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Canning apple slices question

Posted by eye_love_begonias 9a (My Page) on
Sun, Nov 18, 12 at 11:22

Hi Harvest gang,
I have a canning question for you. I canned apples slices yesterday per the instructions here

and my apples turned out like this (See photo at the bottom of the blog page)

I had about 4 (of 21) jars boil over as I was pulling them out of the canning pot and one jar that had floated up and was laying on it's side, devoid of any syrup (that one went into the fridge).

Of the 4 jars that boiled over, the syrup level is about 1" lower than what they started out with and the apples float leaving about 3/4-1 inch of syrup showing at the bottom of the jar. All jars sealed except the jar that was laying on it's side. (The apples that are at the top of the jar are above the syrup level and not submerged in the syrup)

My questions for you all are;
1) are the apples in the jars that boiled over ok?
2) I left 1/2"-3/4" head space - so what can I do in the future to prevent this.

I'll try to post a few photos in a bit.
Thanks in advance for any advise.

Follow-Up Postings:

RE: Canning apple slices question

Hopefully the photos will show up
see below link

Here is a link that might be useful: Jar showing loss of syrup

RE: Canning apple slices question

Next photo shows most of the jars

Here is a link that might be useful: Canned apple slices

RE: Canning apple slices question

Next just shows another jar with syrup loss

Here is a link that might be useful: Apple slices

RE: Canning apple slices question




Your jars look very heavily packed, perhaps over-packed and that can easily cause boil over. To prevent the problem in the future, don't fill the jars so full. 1/2" headspace but use less apple slices and more syrup per jar so there is room for the apples to expand.

Did you raw pack or hot pack? Makes a big difference in how the slices respond to the processing as the instructions say "Raw packs make poor quality products" as the apples swell in the jar and force the liquid out.

Which level of syrup did you use?

It also helps to let the jars sit in the pot until all the hyper-boiling activity ceases before lifting them out. As to the jar that tipped over and floated, if you cleaned the rims well then likely the ring wasn't screwed on tight enough.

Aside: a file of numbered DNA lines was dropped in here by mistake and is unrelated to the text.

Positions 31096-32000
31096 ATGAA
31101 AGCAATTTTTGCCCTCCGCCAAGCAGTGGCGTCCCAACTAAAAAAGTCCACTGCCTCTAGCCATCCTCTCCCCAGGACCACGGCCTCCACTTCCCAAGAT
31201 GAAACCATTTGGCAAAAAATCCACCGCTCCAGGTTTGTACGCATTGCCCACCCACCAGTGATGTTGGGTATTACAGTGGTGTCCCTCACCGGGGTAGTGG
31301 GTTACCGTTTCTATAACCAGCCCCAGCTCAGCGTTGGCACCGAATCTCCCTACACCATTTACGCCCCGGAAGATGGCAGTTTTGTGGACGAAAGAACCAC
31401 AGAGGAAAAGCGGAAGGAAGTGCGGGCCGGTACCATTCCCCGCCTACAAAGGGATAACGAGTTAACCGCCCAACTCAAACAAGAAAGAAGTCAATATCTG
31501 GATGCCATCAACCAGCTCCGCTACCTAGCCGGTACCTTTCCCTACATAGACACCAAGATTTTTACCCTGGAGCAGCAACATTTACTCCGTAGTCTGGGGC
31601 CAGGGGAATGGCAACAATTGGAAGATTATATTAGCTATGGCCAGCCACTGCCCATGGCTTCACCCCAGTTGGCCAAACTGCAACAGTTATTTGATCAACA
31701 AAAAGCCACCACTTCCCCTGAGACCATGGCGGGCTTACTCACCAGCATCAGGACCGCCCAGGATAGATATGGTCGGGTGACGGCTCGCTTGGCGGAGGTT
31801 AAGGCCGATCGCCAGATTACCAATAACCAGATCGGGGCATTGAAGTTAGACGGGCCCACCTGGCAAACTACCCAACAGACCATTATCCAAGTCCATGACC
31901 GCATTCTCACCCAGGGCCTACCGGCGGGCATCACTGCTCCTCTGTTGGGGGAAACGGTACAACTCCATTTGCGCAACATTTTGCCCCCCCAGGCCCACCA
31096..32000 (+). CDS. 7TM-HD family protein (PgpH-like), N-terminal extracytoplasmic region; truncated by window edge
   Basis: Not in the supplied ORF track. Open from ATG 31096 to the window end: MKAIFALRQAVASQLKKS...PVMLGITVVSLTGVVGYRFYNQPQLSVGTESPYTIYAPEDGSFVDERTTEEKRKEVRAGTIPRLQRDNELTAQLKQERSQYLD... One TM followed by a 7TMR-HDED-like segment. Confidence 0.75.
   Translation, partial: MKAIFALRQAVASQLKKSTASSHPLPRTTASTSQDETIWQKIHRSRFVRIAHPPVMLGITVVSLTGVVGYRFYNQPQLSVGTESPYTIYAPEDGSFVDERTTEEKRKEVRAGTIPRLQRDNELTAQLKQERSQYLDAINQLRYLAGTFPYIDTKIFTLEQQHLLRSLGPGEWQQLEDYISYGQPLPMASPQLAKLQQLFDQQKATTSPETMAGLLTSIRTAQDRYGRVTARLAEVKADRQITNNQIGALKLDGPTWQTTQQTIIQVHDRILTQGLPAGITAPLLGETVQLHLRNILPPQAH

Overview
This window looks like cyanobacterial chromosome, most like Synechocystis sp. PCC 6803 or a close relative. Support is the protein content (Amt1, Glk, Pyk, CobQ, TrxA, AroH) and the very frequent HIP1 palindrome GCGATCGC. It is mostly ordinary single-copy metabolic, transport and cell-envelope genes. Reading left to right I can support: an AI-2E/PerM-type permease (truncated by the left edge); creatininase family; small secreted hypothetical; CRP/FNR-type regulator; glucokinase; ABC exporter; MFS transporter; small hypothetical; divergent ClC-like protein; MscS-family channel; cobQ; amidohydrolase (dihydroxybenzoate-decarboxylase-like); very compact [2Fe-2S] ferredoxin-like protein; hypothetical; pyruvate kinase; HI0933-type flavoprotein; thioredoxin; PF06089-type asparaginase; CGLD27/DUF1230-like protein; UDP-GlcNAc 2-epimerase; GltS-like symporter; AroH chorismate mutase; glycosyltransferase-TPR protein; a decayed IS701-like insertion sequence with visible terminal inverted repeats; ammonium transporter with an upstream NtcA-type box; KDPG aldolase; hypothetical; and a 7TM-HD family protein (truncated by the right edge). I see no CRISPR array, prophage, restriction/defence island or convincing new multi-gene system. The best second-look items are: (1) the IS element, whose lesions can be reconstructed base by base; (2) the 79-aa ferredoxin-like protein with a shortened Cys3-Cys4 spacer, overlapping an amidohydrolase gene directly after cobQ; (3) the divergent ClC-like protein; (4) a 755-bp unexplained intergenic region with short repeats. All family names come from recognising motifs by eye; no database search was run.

They are safe to keep and store but those above the liquid will brown so use them first. Be sure to wash the jars well before storing and especially under the bands as you remove them for storage as syrup will have packed in there.


RE: Canning apple slices question

Thank you so much Dave.

I did not raw pack. I followed the recipe per the nchfp web site and boiled 5 minutes. I used plain water and citric acid as the recipe called for water or syrup per one's preference.

I think you are correct in the over packing and leaving them in the pot until the rolling boil stops. I noticed that as I was pulling some, that is when I saw them boiling over. A bit of patience on my part would have been better.

I have removed the rings and washed the jars well - some were pretty sticky.
Thank you again for your helpful insight! So appreciated!

RE: Canning apple slices question

I hope you are happy with them canned in water. Most find that method's results to be mushy and with little flavor. The consensus is that using apple juice or even the lightest of the sugar syrup recipes for the liquid gives much better results.


RE: Canning apple slices question

They taste flat and mushy with no sugar. Sugar helps with firmness as well as taste and less floating.
Then, do not remove the jars from the canner for 5 min. after the processing time is up. Remove the lid, then wait another 5 min. This helps with the siphoning of the liquid.
I also think thin slices like that are too mushy. Just my opinion. I usually make about 1/2 inch thick.

RE: Canning apple slices question

There are times when it's just darned hard to do without the sugar and this is one of them. Everyone's taste is different though and you may find these slices satisfactory.

If not, drain off the water and puree for applesauce. That's one way to salvage.


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